Rann Internally Displaced Persons (IDP) camp first came into the minds of Nigerians, when on January 17, 2017 when the Nigerian Air Force (NAF) in a miscalculated air strike bombed the IDP camp killing at least 90 people and injuring hundreds.
Rann is a town in Borno state, northern Nigeria and home to one of the largest IDP camps in the country.
Médecins Sans Frontières (MSF) was providing medical care in Rann at the time of the bombardment and most of the quotes in this report was gotten by them.
Even after the bombing incident, conditions in the camp are quite critical, ranging from lack of healthcare, water, to shelter.
In an interview with Silas Adamou, MSF’s Project Coordinator, he says: “The living conditions are terrible. People are living outdoors in makeshift shelters and survive on less than five litres of water each per day.
"That is far below recommended standards. People have no other choice but to collect water from muddy puddles. We treat many patients for diseases like diarrhoea because people get sick from drinking the water.
"The humanitarian situation in Rann is becoming increasingly critical as newly displaced continue to arrive. The most urgent needs now are healthcare, shelter and water.
"There are no functional permanent health facilities in the town and there is no capacity to treat people who need hospital care. Insecurity makes it too dangerous to travel elsewhere for care. Falling sick in Rann is almost a death sentence.”
Meanwhile, while things get worse, more people are trooping into the IDP camp as more people are displaced.
Silas said: “What is really striking is the daily influx of newly displaced people. Shelters made of straw are scattered everywhere. There is no space left in the town, there are even shelters in the middle of the road.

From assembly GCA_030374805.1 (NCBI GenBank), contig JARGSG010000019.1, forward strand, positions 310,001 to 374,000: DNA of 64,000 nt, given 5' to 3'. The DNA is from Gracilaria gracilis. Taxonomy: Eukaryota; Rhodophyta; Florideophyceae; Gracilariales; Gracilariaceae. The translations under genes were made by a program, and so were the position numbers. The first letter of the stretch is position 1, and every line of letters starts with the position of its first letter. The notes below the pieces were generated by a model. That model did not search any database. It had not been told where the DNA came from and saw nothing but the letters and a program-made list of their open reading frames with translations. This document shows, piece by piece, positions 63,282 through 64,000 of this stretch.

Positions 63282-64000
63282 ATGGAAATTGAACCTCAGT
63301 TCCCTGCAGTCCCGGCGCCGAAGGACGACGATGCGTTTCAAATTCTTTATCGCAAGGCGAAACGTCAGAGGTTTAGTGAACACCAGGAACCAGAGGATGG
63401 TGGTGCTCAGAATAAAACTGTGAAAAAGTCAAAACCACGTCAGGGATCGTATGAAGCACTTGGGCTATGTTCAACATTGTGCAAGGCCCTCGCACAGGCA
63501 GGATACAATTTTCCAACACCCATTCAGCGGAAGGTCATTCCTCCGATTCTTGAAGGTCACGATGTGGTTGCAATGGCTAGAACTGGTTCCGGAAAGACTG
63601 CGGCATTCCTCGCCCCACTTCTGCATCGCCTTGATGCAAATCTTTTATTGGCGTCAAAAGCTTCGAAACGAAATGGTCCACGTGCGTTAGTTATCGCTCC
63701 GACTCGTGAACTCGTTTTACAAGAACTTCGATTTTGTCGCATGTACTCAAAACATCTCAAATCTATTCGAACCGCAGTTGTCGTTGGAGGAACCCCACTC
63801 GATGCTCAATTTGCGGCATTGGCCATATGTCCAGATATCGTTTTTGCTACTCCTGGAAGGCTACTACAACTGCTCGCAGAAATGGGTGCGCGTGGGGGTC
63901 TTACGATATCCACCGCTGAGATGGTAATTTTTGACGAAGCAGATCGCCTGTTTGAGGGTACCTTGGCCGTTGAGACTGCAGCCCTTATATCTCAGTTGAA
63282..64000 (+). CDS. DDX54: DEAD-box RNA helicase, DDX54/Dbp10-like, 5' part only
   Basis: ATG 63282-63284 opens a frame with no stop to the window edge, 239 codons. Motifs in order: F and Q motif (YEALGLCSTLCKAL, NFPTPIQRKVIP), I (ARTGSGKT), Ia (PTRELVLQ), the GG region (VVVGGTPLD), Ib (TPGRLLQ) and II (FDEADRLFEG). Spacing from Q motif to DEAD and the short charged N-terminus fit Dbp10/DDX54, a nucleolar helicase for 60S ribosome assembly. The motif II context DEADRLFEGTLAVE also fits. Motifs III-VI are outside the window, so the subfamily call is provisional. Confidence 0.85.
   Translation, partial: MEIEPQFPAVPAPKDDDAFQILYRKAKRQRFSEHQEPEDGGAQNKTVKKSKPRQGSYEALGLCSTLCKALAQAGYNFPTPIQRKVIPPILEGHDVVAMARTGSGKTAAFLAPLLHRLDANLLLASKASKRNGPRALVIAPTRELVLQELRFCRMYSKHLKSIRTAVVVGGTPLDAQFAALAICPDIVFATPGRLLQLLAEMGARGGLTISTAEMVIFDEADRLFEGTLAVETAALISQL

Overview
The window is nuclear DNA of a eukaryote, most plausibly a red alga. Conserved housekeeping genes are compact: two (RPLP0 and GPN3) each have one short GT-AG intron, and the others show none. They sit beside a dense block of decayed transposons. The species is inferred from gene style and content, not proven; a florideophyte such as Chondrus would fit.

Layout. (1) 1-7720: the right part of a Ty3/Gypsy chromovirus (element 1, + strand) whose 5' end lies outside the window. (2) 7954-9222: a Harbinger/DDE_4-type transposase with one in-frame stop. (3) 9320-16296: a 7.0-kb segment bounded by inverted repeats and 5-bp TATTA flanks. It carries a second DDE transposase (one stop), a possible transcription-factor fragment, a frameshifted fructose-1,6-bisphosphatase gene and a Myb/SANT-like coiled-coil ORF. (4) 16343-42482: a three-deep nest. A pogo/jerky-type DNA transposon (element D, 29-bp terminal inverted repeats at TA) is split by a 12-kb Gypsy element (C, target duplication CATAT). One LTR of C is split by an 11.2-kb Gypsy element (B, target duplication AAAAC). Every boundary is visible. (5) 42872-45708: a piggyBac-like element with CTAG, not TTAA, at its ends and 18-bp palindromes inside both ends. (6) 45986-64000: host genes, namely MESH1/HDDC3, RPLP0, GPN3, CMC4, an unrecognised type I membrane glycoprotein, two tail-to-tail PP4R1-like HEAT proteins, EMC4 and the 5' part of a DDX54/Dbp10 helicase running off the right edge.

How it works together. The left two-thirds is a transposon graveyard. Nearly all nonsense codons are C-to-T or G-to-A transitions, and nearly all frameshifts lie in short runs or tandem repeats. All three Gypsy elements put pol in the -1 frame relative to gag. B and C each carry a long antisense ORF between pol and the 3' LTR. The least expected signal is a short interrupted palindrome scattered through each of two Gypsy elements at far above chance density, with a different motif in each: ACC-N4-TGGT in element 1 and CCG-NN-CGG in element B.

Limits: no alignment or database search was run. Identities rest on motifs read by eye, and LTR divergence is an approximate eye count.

"If more people arrive, I don’t know where they will go. People have lost their homes – everything. They bring the only valuables they have left – cooking pots and kitchen utensils – they have nothing else.”
The entire situation has led to a pervading climate of fear in the camp as many panic whenever they hear the sound of a helicopter or aircraft of any kind.
“Fear reigns over the whole population. Adults and children start running in panic whenever a helicopter flies over. People are afraid of further attacks from the sky and they are also afraid of Boko Haram violence. They say they feel trapped in the middle of fire.
"Mothers tell us how their children wake up at night and cry without reason. Adults tell us they have difficulties sleeping as they worry about their safety and future," he says.
Another problem they face is the fact that the camp is so remote it takes a while for aid to get to them. The worst part of the year is the rainy season.
“When the rainy season starts in a few months, Rann will get completely cut off again as the roads become unusable and the town becomes surrounded by swamps.
"Humanitarian needs are already massive, but the situation is likely to get much worse when the rains start. Rann will become an island and people will be totally trapped.”
Recently, the Nigeria Drug Law Enforcement Agency (NDLEA) said it arrested 10 drug barons and 60 Internally Displaced Persons (IDPs) for alleged drug abuse and sale in IDP camps.
The Commandant of the agency in Borno, Mr Ona Ogilegwu, on Wednesday, March 22, in Maiduguri said that the 10 barons were nabbed while attempting to enter the camps to distribute the banned substancedfor sale. Read more:
Meanwhile, ongoing demolition in Otodo Gbame has led to sadness for Nigerians. NAIJ.com has visited the residents and this is what they had to say: